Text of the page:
Cross of Honor

by Chris William

Better known as the “Hindenburg Cross”

On July 13, 1934, Field Marshall Paul Von Hindenburg, Military hero of the German state and reelected Weimer president, designated the only national award given for World War One participants at the beginning of what was to become Adolf Hitler’s Nazi regime. Officially called the Ehrenkreuz des Weltkriegs, 1914/1918 (“Honor Cross of the Word War, 1914/1918”), the newly created medal was known for its benefactor as the Hindenburg cross.

Field Marshal Paul von Hindenburg, President of the German Republic,established the Honor Cross of the World War 1914/1918 by an order dated 13 July 1934, to commemorate the distinguished deeds of the German people during WWI. This was Germany’s first official service medal for soldiers of Imperial Germany who had taken part in the war. It is also known as the “Hindenburg Cross.”

Field Marshal Paul von Hindenburg, President of the German Republic,established the Honor Cross of the World War 1914/1918 by an order dated 13 July 1934, to commemorate the distinguished deeds of the German people during WWI. This was Germany’s first official service medal for soldiers of Imperial Germany who had taken part in the war. It is also known as the “Hindenburg Cross.”

The Hindenburg Cross was awarded in three forms: Frontkämpfer (combatants), Andere Kriegsteilnehmer (non-combatants) and Witwen und Eltern (Widows and Parents of deceased soldiers). All three of the 38mm awards were designed by Eugene Godet of Berlin, and took the form of Maltese crosses with solid circular wreaths and trailing downward ribbons across the center. Inside of each circle was contained the dates “1914” and “1918.” The bronze-colored Combatants Cross had a wreath made of laurel leaves with crossed, point-up swords protruding from the four corners of the cross.

The bronze combatant’s cross hung from a bright red, black and white ribbon

The bronze combatant’s cross hung from a bright red, black and white ribbon

The reverse of the cross was plain with only a maker’s mark or number. A suspension ring was welded to the upper arm which connected to a ring mounted tri-colored ribbon of black, white, black, red, black, white black.

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The reverse of all crosses is marked only with the maker’s mark.

The Non-combatants Cross was of the same design and finish as that of the Combatants, but lacked the swords and had wreaths of oak leaves rather than laurel leaves. The suspension ribbon was the same color and design.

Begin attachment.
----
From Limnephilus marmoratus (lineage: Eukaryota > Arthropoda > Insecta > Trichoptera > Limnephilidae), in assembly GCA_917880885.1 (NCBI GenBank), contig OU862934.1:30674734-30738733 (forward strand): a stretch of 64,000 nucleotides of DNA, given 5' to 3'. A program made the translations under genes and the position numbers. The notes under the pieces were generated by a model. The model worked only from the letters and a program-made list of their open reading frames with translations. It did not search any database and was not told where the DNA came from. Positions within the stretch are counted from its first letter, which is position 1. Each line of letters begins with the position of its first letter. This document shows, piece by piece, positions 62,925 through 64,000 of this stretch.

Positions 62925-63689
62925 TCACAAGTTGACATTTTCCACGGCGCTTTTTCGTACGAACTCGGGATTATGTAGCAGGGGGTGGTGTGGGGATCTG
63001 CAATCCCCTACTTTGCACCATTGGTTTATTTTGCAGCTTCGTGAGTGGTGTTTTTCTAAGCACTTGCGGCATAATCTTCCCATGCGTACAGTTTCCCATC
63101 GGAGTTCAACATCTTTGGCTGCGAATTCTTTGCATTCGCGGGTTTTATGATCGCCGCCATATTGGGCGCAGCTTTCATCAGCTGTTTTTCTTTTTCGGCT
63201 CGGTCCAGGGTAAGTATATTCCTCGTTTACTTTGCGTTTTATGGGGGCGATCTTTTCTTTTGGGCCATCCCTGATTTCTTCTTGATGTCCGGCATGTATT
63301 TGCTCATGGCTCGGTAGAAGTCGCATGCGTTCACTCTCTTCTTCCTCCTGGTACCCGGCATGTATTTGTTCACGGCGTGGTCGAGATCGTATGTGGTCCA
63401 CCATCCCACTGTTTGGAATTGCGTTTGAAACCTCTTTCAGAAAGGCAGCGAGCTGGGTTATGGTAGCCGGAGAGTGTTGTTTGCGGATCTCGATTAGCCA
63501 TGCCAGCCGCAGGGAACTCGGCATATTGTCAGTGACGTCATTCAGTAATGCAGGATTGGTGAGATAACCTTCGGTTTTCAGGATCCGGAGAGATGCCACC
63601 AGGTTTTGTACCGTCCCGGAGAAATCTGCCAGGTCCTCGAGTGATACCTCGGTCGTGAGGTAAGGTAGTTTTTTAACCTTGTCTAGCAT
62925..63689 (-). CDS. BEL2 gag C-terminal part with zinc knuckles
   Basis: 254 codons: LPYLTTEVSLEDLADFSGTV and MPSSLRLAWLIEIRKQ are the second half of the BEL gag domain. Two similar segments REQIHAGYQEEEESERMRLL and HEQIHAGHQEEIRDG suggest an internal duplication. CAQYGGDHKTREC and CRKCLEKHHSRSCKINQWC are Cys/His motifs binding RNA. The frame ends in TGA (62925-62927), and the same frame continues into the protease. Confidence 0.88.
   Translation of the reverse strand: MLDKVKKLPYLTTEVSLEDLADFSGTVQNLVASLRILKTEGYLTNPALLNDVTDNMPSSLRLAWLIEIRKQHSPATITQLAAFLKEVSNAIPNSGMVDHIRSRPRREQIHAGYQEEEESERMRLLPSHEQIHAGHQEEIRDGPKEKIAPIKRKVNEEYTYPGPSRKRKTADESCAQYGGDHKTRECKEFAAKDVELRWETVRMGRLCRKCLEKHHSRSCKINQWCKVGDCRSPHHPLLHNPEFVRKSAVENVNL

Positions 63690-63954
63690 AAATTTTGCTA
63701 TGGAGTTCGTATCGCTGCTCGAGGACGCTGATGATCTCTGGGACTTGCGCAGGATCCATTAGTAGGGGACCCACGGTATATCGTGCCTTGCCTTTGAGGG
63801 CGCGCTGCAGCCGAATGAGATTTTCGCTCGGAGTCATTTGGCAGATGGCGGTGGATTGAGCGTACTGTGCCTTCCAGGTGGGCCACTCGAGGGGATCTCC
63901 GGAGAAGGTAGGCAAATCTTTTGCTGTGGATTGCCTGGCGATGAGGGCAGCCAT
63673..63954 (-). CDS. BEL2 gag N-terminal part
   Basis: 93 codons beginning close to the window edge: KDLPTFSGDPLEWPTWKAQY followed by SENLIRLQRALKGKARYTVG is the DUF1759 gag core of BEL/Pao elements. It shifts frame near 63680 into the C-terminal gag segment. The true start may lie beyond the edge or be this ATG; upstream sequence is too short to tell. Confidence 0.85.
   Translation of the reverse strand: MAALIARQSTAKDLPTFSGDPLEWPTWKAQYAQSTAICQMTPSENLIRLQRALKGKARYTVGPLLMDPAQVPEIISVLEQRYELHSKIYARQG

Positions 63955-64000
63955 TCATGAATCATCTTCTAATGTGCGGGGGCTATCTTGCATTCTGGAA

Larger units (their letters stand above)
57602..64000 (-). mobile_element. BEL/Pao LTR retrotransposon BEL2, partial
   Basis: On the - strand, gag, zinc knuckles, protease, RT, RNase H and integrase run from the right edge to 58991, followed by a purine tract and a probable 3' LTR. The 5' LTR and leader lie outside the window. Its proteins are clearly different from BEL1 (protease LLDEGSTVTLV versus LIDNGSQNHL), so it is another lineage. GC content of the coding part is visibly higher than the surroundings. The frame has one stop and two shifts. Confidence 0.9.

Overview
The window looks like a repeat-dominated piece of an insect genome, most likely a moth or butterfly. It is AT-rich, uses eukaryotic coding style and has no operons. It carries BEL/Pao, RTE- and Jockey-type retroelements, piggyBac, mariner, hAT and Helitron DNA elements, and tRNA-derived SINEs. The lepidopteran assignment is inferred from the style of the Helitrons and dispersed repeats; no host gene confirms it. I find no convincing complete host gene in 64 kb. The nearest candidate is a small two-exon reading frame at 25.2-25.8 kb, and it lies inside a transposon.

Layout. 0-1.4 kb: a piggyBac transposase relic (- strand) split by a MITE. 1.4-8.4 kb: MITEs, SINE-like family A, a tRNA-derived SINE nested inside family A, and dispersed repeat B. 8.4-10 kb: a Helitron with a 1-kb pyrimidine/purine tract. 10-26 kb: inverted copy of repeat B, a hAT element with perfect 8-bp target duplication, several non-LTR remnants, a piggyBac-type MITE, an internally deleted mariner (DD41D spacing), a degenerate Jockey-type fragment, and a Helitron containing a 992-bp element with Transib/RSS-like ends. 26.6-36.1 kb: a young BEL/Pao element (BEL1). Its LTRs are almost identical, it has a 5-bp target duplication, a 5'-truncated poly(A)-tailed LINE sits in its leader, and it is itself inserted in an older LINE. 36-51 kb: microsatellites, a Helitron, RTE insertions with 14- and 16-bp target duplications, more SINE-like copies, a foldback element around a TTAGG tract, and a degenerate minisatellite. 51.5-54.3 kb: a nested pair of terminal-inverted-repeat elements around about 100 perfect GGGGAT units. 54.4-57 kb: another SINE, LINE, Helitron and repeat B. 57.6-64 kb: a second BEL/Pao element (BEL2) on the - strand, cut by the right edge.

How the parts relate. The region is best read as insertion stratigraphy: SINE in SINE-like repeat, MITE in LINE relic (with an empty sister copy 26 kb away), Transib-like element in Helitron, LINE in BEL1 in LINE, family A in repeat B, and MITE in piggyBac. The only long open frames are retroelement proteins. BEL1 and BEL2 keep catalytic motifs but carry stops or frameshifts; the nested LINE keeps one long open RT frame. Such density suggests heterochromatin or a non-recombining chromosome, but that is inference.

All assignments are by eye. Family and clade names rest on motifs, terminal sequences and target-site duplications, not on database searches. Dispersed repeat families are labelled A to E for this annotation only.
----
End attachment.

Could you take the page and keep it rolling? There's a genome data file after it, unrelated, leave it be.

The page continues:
rosses could be attached to a variety of ribbons including full parade mounts.

Crosses could be attached to a variety of ribbons including full parade mounts.

The Widows and Parents Cross was the same design as the Non-combatants, but was finished in black rather than a bronze color and had a tri-colored ribbon of white, black, white, red, white, black, white.

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A private purchase model with pin back catch (31.5mm) was available, though not sanctioned as an official award. In addition, miniature versions were sold  to recipients as stickpins, lapel pins or ribbon bars.

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A common, simple, but attractive set is the Hindenburg cross and iron cross combination.

The Cross of Honor was presented in a paper packet or presentation case along with a corresponding award document. Crosses could be worn as single medals on the left front of military, paramilitary or civilian coats, or suspended from a medal bar with other awards.

The cross was highly regarded and took precedence over other service medals, but ranked below combat-related pieces. Crosses for widows and mothers were often suspended from ribbons fashioned into bows with attaching pins. As new territories (such as Austria) were added to the Reich, WWI veterans and relatives were awarded Crosses of Honor for their time in service.

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